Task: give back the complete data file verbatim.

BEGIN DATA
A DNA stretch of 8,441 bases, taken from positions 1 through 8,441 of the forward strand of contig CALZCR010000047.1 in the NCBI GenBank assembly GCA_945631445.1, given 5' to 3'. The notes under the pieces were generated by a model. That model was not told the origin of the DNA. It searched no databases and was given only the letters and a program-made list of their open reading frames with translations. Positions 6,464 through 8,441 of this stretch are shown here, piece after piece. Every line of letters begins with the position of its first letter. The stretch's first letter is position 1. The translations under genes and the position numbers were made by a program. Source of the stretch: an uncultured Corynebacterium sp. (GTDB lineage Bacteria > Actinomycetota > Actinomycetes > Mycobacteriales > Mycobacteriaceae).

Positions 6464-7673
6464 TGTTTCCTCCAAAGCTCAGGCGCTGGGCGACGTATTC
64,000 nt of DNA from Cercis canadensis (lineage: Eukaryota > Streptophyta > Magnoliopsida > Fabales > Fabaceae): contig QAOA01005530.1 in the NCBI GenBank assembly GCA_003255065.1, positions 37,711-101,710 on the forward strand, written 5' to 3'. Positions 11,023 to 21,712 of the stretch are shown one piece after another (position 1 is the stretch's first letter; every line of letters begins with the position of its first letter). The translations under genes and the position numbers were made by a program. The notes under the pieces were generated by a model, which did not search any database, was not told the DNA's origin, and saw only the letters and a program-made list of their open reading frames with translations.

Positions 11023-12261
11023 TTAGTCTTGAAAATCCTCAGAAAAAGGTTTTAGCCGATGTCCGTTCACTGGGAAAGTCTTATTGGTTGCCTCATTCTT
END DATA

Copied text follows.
A DNA stretch of 8,441 bases, taken from positions 1 through 8,441 of the forward strand of contig CALZCR010000047.1 in the NCBI GenBank assembly GCA_945631445.1, given 5' to 3'. The notes under the pieces were generated by a model. That model was not told the origin of the DNA. It searched no databases and was given only the letters and a program-made list of their open reading frames with translations. Positions 6,464 through 8,441 of this stretch are shown here, piece after piece. Every line of letters begins with the position of its first letter. The stretch's first letter is position 1. The translations under genes and the position numbers were made by a program. Source of the stretch: an uncultured Corynebacterium sp. (GTDB lineage Bacteria > Actinomycetota > Actinomycetes > Mycobacteriales > Mycobacteriaceae).

Positions 6464-7673
6464 TGTTTCCTCCAAAGCTCAGGCGCTGGGCGACGTATTC
64,000 nt of DNA from Cercis canadensis (lineage: Eukaryota > Streptophyta > Magnoliopsida > Fabales > Fabaceae): contig QAOA01005530.1 in the NCBI GenBank assembly GCA_003255065.1, positions 37,711-101,710 on the forward strand, written 5' to 3'. Positions 11,023 to 21,712 of the stretch are shown one piece after another (position 1 is the stretch's first letter; every line of letters begins with the position of its first letter). The translations under genes and the position numbers were made by a program. The notes under the pieces were generated by a model, which did not search any database, was not told the DNA's origin, and saw only the letters and a program-made list of their open reading frames with translations.

Positions 11023-12261
11023 TTAGTCTTGAAAATCCTCAGAAAAAGGTTTTAGCCGATGTCCGTTCACTGGGAAAGTCTTATTGGTTGCCTCATTCTT